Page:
Bob Kertesz
BlueScreen LLC
Hollywood, California
http://www.bluescreen.com


>>No one here would say that super 8 intercuts seamlessly with 35

IMHO a better analogy might be an Eyemo Spyder with the wooden 400' mag, wild motor with bad brushes and some fungussy Miltars intercutting with a 435 Extreme and Master Primes. Both 35mm, and it kinda works if you can stay in the sweetest part of the Miltars, and you're budgeted for post cleanup anyway. But it's the existence of that equivalence point, no matter how fleeting, that gives one sometimes unrealistic hopes. Then again, someone who knows what they're doing should be able to wrestle decent pictures out of almost any camera, though perhaps swearing all the way.

Tim Sassoon
SFD vfx & creative post
Santa Monica, CA


Bob Kertesz writes:

>>No one here would say that super 8 intercuts seamlessly with 35

True, but is that an entirely relevant comparison?

IMHO it might be interesting to do an A-B comparison between the Super-8/35 difference and the HV-20/F900 difference. Surely the latter difference will be less extreme in most respects, regardless of the circumstances of the test.

But all this is OT. How does the HV20 stack up against the Iconix? Has anyone done a comparison test?

Dan "Paging Mr.. Wilt..." Drasin
Producer/DP
Marin County, CA


>>No one here would say that super 8 intercuts seamlessly with 35
>
>>True, but is that an entirely relevant comparison?

It was a comparison of the least expensive moving film to the one most commonly currently used for professional work.

The HV20 is more or less the least expensive moving 1080 HD image maker, with the F900 being likely the most commonly currently used for professional work.

All these micro-format cameras look OK on smaller monitors by themselves. I think part of it is the amazement factor that they're able to do HD at all.

But put them on a 60" or larger screen with a direct A-B comparison to something like a properly set up F900, and they all suffer badly from the comparison.

Look, every format has its proponents, and that's fine. If the HV20 is the largest camera one can possibly use in a given situation and still get some sort of 1080 output, that's also fine.

But people shouldn't try to pass off a cubic zirconium as a diamond to group of gemologists.

Bob Kertesz
BlueScreen LLC
Hollywood, California


>>Joerg Schodl wrote: According to Taylor Wigton'??s review in the >>July/August 2007 Showreel magazine, footage of the HV20 could >>seamlessly cut together with footage from an F900.

I'd hate for anyone to take this out of context, so I'll expand if I may. What Taylor was saying was that the HV20 was capable of stunning images, but only under exceptionally well lit conditions. If the light drops, the camera falls out of its sweet spot and produces images that are nowhere near as good. Think of it like a cheap compact camera that is capable of producing great images when you're outdoors on a well-lit beach, but falls apart when you enter the nightclub.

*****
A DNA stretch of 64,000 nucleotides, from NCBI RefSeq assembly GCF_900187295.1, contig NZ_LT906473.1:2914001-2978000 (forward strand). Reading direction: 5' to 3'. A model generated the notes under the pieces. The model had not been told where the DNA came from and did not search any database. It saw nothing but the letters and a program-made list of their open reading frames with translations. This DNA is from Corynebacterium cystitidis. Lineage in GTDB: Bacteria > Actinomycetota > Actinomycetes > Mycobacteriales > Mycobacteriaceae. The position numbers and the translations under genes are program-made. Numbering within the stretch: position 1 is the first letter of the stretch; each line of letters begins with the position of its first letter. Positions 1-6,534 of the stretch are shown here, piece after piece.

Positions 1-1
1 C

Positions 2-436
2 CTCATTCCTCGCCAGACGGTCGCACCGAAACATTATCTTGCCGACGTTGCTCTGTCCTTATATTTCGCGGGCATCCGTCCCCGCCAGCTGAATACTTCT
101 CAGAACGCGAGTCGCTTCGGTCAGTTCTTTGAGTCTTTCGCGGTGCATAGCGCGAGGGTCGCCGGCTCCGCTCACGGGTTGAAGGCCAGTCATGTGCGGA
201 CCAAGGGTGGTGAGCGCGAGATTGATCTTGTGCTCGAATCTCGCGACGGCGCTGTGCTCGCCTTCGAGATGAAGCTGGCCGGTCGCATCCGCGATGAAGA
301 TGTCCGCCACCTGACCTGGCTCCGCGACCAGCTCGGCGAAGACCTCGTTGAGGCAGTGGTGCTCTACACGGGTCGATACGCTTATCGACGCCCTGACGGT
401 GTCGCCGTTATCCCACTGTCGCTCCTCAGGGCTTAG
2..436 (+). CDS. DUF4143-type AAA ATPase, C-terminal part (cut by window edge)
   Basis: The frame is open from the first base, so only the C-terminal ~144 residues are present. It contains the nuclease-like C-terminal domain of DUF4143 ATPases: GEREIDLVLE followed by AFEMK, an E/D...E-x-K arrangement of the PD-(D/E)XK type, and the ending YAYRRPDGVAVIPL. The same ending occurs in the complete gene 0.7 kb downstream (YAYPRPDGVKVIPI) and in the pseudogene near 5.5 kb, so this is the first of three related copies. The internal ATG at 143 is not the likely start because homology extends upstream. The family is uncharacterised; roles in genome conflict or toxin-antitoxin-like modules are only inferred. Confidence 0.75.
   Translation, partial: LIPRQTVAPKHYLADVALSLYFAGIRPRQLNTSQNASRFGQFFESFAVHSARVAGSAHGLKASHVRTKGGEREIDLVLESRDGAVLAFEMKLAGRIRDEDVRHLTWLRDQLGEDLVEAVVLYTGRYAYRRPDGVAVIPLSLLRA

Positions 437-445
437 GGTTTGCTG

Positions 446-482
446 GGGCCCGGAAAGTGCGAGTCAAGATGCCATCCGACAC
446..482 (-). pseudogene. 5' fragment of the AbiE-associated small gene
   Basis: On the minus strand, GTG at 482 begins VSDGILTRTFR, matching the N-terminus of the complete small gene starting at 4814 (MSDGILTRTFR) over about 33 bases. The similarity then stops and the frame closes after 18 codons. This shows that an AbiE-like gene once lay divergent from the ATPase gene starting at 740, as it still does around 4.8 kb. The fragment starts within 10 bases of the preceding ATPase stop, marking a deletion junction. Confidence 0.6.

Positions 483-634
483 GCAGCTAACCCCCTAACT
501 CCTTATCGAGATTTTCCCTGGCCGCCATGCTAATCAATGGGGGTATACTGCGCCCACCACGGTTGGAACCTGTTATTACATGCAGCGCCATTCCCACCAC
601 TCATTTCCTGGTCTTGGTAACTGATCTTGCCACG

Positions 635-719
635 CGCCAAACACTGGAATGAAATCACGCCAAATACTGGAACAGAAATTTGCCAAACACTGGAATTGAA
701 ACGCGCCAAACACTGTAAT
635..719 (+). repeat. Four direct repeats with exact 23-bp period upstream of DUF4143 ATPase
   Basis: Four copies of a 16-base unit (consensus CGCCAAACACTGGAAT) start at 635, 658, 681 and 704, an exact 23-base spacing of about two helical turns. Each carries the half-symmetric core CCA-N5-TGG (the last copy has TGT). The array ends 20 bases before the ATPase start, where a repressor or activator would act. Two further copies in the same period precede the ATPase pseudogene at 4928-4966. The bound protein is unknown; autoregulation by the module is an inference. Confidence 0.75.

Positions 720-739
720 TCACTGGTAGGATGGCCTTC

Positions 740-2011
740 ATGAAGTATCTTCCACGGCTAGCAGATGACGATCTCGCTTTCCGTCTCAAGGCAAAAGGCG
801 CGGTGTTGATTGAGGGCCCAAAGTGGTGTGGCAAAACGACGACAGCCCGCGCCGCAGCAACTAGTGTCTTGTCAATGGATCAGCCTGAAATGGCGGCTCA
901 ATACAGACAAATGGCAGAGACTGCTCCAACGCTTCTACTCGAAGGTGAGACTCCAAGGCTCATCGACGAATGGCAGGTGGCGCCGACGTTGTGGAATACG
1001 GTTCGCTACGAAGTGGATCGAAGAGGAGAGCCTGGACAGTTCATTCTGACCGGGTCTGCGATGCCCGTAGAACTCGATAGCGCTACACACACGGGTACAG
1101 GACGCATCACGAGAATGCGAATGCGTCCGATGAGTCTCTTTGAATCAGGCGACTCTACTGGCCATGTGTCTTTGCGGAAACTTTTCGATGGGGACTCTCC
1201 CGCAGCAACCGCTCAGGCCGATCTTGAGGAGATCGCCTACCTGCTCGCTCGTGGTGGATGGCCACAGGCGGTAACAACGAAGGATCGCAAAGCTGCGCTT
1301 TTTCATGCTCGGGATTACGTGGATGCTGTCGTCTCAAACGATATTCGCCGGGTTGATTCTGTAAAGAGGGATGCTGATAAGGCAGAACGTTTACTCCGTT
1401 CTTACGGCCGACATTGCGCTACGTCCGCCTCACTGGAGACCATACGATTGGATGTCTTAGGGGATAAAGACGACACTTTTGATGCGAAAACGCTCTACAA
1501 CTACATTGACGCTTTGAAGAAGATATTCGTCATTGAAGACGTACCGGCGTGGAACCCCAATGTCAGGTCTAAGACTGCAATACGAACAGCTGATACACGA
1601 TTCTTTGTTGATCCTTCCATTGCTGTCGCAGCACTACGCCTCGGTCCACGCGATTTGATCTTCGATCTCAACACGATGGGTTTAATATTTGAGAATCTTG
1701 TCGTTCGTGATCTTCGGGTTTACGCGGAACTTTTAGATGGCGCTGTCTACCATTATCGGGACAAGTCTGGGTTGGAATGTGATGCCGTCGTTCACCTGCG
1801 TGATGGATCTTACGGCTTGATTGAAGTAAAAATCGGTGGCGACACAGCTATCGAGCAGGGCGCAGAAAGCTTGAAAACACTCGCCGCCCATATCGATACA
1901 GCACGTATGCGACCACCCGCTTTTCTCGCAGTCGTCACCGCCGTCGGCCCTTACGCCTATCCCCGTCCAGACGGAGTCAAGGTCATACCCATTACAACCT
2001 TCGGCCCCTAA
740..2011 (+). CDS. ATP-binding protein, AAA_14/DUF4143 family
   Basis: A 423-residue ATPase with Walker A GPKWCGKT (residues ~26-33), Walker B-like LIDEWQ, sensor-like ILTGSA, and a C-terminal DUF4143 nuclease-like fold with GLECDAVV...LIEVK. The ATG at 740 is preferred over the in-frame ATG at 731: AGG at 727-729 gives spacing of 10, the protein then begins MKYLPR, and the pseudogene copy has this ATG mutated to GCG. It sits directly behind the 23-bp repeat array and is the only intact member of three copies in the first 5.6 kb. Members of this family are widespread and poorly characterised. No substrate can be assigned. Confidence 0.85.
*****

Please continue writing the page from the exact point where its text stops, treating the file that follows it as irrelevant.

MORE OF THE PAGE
I've shot a lot with the HV20 recently, and it is amazing how much difference the amount of light makes. In the right conditions, I'm sure you could intercut a few seconds of POV/crashcam into something like an F900 shoot without a noticeable drop in quality. But the above quote makes it sound like Taylor is equating the quality of the HV20 with the F900 on a more general basis, which isn't the case.

Steve Parker
Editor
Showreel magazine


Just to stay fully on topic with the subject line, the Panasonic GP-US932 is a decent, less expensive alternative. Saw one yesterday at Panasonic in L.A. It is considered to be a "medical" camera (for use on microscopes and such) and therefore sales for the moment are from Panasonic's industrial division.

It does 4:2:2, 60i or 720p. No 24p or 30p. It also does SD (480i). It has an adequate downconverted composite video output while running in HD. It is not clear whether they scan at 1080 and convert to 720 or vice versa. The control box is smaller than the Iconix, and doesn't run anywhere near as hot.

There is a decent set of menu adjustments, allowing for control of gamma, black stretch, matrix, and detail. It sports the usual shutter and gain adjustments. The picture on a 26" Panasonic LCD pro monitor under office fluorescent lighting was quite good, actually.

Like all cameras of this sort, the lens is the crucial component, and until there are better lenses for these ice cube cameras, the images will suffer. I've seen exactly ONE adequate c-mount lens for this style of camera. And I stress adequate.

I am given to understand that list price is in the neighbourhood of $12k.

There are no reliability statistics for the camera, but on a personal note, I own four of the older SD versions of this, and I have had only a single failure in years of use.

Disclaimer : I have no financial interest in Panasonic or what they do.

Bob Kertesz
BlueScreen LLC
Hollywood, California


Bob Kertesz wrote :

>>It is not clear whether they scan at 1080 and convert to 720 or vice >>versa.

It is my understanding that the Panasonic GP-US932 uses the same front end as does the HVX200.

http://www.panasonic.com/business/medicalvideo/hd-color-cameras.asp

Charles R. (C.R.) Caillouet, Jr.
--
Vision Unlimited/LA
Prairieville, LA
HD production technical support since 1987